Goals of the Orthopaedic Surgery Residency Program

As a five-year program, residents are given the opportunity for increasing responsibility as they gain experience and knowledge for each rotation. The overall goal of the residency is for the resident to obtain the necessary knowledge and experience during the five-year program to successfully complete the certifying exams of the American Board of Orthopaedic Surgery and to enter the practice of orthopaedic surgery as a well-trained, highly competent orthopaedic surgeon.

Residency Year One

The first year is a combined medical and surgical experience under the auspices of the Department of Orthopaedic Surgery. Rotations include general surgery, trauma, vascular surgery, cardiac surgery, hand surgery, radiology/anesthesia, orthopaedic surgery, time in the Intensive Care Unit, and emergency medicine.

Residency Year Two

The goal of the second year is for residents to gain experience in the outpatient and inpatient management of different orthopaedic conditions. Operating room experience emphasizes acquiring basic psychomotor technical skills as well as teaching the fundamental principles of orthopaedic surgery, anatomy, and surgical dissection. During each rotation, the second-year resident serves as a junior resident of a clinical service.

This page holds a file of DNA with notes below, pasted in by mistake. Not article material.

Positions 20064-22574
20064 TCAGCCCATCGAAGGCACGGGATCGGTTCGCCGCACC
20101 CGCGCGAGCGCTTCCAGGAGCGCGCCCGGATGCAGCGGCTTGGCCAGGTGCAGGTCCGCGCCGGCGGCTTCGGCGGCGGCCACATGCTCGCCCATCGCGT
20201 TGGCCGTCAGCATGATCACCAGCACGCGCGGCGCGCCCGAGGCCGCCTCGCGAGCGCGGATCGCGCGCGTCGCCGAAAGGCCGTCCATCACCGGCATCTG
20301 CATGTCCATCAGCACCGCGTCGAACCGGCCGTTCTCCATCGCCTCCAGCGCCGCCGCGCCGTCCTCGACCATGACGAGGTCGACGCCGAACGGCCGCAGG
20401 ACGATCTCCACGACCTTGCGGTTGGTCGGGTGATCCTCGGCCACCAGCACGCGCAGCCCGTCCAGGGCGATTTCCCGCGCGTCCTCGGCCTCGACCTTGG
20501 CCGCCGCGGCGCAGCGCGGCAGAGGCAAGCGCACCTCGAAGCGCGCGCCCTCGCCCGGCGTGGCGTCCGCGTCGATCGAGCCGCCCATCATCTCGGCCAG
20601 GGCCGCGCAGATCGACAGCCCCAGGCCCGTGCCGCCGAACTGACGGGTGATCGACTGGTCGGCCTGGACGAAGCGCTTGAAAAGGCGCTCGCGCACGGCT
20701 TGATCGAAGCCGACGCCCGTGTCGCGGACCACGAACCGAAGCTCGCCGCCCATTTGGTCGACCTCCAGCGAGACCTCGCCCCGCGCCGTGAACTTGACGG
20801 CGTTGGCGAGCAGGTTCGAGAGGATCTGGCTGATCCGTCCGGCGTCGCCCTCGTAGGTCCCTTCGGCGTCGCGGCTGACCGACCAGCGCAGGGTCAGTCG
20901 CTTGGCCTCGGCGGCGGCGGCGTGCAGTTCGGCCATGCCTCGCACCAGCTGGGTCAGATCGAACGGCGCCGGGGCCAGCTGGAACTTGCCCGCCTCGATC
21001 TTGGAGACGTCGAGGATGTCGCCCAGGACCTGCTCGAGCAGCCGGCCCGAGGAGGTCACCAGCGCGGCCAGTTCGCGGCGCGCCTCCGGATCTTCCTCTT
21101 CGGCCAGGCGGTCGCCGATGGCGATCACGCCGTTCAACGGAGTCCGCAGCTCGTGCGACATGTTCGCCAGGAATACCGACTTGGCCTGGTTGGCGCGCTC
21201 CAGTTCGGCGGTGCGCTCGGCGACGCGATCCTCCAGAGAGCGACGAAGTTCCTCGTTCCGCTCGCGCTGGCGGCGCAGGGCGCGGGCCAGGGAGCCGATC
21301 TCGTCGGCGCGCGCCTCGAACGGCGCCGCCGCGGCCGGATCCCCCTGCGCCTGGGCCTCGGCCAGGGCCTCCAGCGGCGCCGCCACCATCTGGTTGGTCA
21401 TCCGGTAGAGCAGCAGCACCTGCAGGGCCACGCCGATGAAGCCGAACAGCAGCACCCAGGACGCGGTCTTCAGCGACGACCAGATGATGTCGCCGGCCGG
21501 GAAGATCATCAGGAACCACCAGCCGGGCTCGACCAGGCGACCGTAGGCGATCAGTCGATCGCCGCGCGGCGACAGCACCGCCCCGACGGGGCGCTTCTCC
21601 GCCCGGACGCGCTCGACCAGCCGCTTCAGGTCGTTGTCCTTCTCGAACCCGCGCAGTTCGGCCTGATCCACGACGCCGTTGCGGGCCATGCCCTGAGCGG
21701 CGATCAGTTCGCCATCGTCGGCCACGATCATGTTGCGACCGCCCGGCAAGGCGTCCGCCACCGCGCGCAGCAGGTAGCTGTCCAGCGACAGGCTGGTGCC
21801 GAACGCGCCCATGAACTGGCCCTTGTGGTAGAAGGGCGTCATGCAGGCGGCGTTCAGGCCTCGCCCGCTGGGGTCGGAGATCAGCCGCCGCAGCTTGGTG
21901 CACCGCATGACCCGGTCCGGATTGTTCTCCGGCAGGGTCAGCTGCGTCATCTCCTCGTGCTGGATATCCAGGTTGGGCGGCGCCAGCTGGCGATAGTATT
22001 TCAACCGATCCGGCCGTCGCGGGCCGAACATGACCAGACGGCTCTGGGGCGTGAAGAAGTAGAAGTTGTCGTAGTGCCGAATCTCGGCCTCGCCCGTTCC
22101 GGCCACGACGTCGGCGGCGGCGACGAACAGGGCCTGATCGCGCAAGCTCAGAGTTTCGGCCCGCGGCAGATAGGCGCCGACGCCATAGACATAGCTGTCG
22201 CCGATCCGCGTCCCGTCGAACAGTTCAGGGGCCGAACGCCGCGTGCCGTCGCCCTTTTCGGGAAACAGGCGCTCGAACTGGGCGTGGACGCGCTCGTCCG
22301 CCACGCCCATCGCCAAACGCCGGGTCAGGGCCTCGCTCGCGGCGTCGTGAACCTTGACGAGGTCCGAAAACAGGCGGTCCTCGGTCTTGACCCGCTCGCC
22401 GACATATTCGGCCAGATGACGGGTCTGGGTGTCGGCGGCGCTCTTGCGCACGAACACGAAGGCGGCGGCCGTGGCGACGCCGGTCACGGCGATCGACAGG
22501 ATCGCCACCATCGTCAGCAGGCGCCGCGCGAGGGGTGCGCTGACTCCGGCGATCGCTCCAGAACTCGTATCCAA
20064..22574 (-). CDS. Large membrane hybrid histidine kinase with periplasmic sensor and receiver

Residency Year Three

At this point in the program, the resident should have gained sufficient knowledge and experience to more actively direct the care of patients. On some rotations the resident will be directly responsible to a fellow or to the attending faculty. Extensive experience in both inpatient and outpatient care continues at this level, as well as increasing experience in the operating room. Cases increase in number and in complexity during this year, providing the resident with the background necessary to enter the senior resident years (four and five).

Residency Year Four

Responsibility for patient care continues to increase and in some rotations the resident reports directly to the fellows and attending staff. Even in instances that involve the fifth-year resident as Chief Resident, the fourth-year will have specific clinical responsibilities that allow for functioning as the supervising resident. Residents become more actively involved in the development of treatment plans for both out- and in-patients, while moving into the roles of primary surgeon and first assistant in the operating room.

Residency Year Five

During this final year, the resident always functions as the Chief of a multiple-resident service, which will vary from two to six residents depending on the rotation. Responsibility for all clinical activities of service, inpatient and outpatient care, as well as all operating room activity is given to the resident. The coordination of all resident activity and the oversight of the care provided is the resident’s responsibility, working directly with the Chief of Service and other members of the teaching faculty. The roles of primary surgeon and first assistant continue in the operating room, depending on the complexity of the case.

Surgical Skills Lab

An important new component of resident education is the Surgical Skills Lab. For more information please visit our Surgical Skills Lab Page.